walkitout (walkitout) wrote,

_The North American Railroad_, James E. Vance, Jr.

Subtitled: Its Origin, Evolution, and Geography

When I went to the local library (well, Acton Memorial, not Citizens Free) in search of railroad wisdom, I found an Encyclopedia of something or other with a bibliography of 130 books about rail. From that, I made a selection available via the Minuteman system through ILL, including this one. It's been slow going, and this is the first one I've gotten through.

Short review: Interested in trains? This is worthwhile.

Vance's thesis is simple: rail in North America inherited little more than the idea of rail-guided transport from Britain. In Britain, markets and settlement patterns were in place (along with roads to serve them) for a good while before the railroad came along. Rail could be a drop-in replacement/supplement to existing transport. The market for that transport was thus quite predictable so capital could be invested in developing railroads with a high expectation of return. Because it is rail nature that the more you put into the road at the beginning, the cheaper it is to run trains on it forever after, British rail was thus heavily engineered and ran low-power locomotives very, very cheaply. By contrast, settlement patterns weren't even past the Appalachians when rail came to the US (from a non-indigenous perspective). Markets were barely a gleam. People had ideas about where other people would settle down and farm or cut down trees or dig coal out of the ground or transship goods or whatever, but not all of these theories would work out in reality. Lines were initially built as cheaply as possible and redeveloped if sufficient freight and/or passenger markets materialized to support them. More powerful locomotives were needed, among other things.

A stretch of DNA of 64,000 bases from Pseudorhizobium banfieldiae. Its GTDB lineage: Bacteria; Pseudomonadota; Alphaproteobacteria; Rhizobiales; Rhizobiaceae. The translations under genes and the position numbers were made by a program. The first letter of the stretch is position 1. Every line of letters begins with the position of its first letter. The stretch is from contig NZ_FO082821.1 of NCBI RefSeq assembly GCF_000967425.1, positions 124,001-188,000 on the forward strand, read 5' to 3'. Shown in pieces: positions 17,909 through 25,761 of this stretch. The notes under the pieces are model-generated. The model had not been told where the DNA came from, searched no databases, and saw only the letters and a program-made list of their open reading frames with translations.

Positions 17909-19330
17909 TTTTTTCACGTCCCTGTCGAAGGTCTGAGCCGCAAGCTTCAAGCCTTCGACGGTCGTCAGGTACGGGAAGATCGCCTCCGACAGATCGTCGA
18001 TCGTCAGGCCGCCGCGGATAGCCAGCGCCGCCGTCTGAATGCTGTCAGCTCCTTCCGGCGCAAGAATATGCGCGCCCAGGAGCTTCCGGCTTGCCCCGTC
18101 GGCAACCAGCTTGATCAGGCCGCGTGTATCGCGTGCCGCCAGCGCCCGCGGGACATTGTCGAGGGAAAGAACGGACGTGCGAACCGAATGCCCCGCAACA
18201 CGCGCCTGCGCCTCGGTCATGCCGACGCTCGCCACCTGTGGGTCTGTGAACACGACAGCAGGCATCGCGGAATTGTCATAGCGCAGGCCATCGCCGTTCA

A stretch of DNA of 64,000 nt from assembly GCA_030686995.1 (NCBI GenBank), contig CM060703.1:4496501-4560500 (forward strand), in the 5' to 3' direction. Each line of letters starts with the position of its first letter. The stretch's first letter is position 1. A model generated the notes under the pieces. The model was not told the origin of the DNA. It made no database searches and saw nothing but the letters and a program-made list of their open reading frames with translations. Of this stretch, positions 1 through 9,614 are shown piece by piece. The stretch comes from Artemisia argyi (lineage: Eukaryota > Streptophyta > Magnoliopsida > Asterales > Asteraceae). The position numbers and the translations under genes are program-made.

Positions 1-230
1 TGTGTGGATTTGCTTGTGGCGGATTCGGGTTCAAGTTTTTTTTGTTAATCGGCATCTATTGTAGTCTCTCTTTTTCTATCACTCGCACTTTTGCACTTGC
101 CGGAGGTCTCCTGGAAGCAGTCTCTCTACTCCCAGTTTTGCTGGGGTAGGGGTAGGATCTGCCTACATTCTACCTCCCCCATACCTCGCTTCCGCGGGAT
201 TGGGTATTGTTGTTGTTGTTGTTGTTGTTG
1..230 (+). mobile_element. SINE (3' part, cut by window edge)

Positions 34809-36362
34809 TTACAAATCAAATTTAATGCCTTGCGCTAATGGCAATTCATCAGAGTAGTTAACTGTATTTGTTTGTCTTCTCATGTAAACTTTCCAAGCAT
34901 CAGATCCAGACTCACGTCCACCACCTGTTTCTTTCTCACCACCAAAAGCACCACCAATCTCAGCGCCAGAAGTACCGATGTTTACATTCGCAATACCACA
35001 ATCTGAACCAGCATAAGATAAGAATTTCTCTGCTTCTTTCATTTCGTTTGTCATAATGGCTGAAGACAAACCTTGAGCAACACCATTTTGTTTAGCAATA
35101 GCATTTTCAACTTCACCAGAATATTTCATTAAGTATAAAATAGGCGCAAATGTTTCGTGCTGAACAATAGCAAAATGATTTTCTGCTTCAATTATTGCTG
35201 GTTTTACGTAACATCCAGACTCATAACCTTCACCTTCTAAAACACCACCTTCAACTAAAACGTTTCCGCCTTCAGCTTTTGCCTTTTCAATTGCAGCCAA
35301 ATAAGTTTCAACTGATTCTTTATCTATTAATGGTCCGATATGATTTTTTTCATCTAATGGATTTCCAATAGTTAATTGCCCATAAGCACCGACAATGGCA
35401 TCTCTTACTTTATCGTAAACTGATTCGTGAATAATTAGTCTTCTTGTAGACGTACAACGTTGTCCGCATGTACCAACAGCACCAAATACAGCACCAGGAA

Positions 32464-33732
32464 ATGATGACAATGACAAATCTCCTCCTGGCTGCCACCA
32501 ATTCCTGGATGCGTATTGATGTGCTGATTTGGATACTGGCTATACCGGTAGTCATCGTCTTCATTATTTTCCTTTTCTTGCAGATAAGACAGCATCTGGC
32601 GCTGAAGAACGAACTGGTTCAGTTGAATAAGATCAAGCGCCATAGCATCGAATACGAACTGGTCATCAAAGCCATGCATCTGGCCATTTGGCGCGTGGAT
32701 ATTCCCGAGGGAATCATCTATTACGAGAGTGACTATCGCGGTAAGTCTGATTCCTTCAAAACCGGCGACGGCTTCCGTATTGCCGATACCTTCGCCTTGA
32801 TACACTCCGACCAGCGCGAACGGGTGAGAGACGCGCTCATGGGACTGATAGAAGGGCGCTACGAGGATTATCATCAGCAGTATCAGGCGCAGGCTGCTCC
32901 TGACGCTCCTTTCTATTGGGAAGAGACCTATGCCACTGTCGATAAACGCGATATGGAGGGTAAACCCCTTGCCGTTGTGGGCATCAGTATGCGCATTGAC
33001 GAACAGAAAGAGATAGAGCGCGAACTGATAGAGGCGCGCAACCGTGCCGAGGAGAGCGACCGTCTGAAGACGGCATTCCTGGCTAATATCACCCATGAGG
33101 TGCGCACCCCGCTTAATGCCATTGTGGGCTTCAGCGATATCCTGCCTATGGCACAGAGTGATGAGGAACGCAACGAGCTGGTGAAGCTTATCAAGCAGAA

Also, we have taller mountains and more snow than can be found anywhere in Britain. Not really a trivial factor.